4 Ways To Have 2 FHA Loans At The Same Time

Certified Mortgage Advisor
NMLS 1701021
Published 
June 10, 2020

Two FHA loans at the same time

Now, we're talking about how do you have two FHA loans at the same time?

Primary Residences

So FHA only likes you to have loans for primary residences. That means for investments any sort of investment product, they do not want you to have an FHA loan.

Why only for Primary Residence

And the reason why is FHA is basically a government body. To provide access to affordable housing. So they don't want it to be abused as investment products.

There are a couple of ways that you can have two different FHA loans at the same time, or use them similarly to an investment product. So we're going to talk about four main ways that you can do this, and it's for exceptions to the rule.

Sell and purchase again

So it's only for primary residences. One thing you can know is that you can sell and then purchase again. No problem at all. So if you have an FHA loan right now, you can sell that house. That's attached to the FHA loan and then purchase a new one. With an FHA loan. No problem at all. You don't have to worry about any exceptions or any special rules. But if you want to retain your FHA loan right now and have a second one, then you need to follow one of four exceptions.

Exception 1: Relocation

So FHA allows you to relocate and get a new FHA loan. So for instance, let's say you live in one city right now, and then you're going to go relocate maybe because you had a job transition and you want to rent out this current home and purchase a new primary residence with an FHA loan. You absolutely can do that.

100 Miles

So FHA says you can relocate and establish residency outside of a reasonable commuting distance from your current principal residence. But that normally means is about a hundred miles. If it's any less than that. And underwriters, probably not going to accept that it's a reasonable commuting distance.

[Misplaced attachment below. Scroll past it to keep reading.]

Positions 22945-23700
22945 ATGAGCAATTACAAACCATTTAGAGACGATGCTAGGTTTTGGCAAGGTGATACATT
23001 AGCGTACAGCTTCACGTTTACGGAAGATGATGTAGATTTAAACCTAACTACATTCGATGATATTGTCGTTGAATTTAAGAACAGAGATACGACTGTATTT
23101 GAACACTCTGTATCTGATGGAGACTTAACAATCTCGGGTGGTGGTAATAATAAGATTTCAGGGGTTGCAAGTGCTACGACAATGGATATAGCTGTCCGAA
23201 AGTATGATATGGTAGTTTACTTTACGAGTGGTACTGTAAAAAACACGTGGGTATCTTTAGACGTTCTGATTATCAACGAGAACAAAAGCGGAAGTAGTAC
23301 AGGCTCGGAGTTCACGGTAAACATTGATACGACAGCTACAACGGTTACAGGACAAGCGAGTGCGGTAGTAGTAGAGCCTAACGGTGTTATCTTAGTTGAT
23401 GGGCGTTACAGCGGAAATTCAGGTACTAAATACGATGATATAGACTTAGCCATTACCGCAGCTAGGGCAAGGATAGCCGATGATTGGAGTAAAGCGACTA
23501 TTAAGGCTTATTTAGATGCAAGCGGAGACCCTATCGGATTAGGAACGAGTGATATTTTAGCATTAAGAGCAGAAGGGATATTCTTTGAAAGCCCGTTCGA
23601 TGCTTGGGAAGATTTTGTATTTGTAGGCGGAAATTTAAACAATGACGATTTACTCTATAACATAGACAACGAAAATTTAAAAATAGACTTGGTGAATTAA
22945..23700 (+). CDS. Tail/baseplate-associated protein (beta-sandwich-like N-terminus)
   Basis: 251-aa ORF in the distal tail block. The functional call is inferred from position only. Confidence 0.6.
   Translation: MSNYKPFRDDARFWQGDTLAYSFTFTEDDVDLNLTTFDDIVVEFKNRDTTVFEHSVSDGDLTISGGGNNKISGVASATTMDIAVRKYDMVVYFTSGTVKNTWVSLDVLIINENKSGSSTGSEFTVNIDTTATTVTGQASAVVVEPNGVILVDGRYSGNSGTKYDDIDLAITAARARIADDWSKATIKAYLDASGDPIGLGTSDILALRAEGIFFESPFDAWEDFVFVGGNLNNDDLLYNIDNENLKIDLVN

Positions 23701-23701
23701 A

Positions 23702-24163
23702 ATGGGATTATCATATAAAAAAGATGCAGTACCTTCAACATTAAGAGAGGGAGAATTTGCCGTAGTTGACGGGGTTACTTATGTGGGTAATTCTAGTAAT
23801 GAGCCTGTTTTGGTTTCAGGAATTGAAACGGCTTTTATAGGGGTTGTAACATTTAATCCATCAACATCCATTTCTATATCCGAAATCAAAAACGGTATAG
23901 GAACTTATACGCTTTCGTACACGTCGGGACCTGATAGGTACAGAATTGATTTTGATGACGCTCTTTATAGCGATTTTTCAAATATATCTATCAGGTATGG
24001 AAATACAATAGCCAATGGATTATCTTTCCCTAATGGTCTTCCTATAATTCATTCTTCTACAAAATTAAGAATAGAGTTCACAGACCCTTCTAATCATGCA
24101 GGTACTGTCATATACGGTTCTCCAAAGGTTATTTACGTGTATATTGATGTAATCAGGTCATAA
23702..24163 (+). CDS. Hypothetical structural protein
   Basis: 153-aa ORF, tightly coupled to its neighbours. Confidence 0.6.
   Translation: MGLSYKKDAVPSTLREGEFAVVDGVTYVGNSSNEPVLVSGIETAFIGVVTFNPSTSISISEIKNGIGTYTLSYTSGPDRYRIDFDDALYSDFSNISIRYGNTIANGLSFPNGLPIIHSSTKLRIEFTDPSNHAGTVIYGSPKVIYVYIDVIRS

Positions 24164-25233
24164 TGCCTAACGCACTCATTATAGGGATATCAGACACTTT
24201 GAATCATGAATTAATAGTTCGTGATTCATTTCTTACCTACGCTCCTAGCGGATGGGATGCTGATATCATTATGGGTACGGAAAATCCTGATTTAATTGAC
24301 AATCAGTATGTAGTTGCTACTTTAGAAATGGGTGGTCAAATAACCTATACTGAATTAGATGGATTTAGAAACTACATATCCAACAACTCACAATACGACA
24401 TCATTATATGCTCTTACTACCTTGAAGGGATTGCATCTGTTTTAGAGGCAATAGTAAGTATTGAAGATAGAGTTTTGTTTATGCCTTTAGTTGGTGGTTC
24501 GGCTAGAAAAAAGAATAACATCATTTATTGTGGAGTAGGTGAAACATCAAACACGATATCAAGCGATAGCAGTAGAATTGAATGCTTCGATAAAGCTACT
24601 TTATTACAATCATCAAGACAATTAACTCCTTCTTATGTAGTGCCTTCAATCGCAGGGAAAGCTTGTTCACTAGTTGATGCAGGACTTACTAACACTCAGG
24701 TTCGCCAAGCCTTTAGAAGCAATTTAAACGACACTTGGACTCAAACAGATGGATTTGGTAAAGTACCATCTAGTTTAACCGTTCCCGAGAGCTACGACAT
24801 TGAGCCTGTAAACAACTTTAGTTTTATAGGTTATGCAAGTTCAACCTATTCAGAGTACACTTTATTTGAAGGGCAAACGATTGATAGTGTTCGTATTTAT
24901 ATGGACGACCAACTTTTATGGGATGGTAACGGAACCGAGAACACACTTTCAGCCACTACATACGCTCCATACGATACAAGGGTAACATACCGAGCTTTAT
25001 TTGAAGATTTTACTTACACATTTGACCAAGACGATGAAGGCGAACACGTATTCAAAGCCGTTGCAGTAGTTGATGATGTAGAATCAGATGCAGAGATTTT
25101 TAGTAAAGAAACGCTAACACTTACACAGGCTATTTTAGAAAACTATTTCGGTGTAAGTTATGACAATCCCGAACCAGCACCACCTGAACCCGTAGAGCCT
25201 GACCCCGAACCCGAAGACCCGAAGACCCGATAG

They're going to say, Hey, this kind of feels like it's a little bit of a, trying to abuse the system to get an investment loan with an FHA.

Option 2: Increase of family size

So increased independence and the properties building to meet the family needs. So for instance, let's say that right now, you're in a two-bedroom home and it's you, a spouse, and a child. Then let's say you have another child, so you've now added a dependent. That home isn't adequate to meet your family's needs. So you can now get a second FHA loan.

75% LTV or less

But there was one big stipulation here. You need to have a 75% loan to value. That means you need to have 25% equity before FHA is going to allow you to do this.

Option 3: Vacating jointly owned property

Vacating a jointly owned property that will remain occupied by a co-borrower. So let's say that you and your spouse are jointly on a mortgage right now. Let's say that there's a divorce and one of you vacates the property to go to another one. As long as the co-borrower is staying on the loan with that first property, you can now get an FHA loan. No problem at all there.

Option 4: Non-occupying co borrowers

So let's say that right now, maybe you signed on family members FHA loan for them, you co-signed for them, maybe they needed help. Maybe it was a child or a parent. They needed help getting an FHA loan. You co-sign for them where you now can go get your own primary residence with an FHA loan with no problems. So really it can be tricky. Sometimes have two FHA loans at the same time, what most people have to do if they don't follow in these exceptions is get that loan paid off either by paying down the mortgage or selling it, and then getting another FHA loan.

You can go FHA then refinance to conventional

Really getting a conventional loan after getting an FHA loan is no problem at all. The only thing with conventional is you're going to need to have a little higher credit score. You're going to have a little bit lower debt-to-income ratio and need to have a slightly higher down payment.

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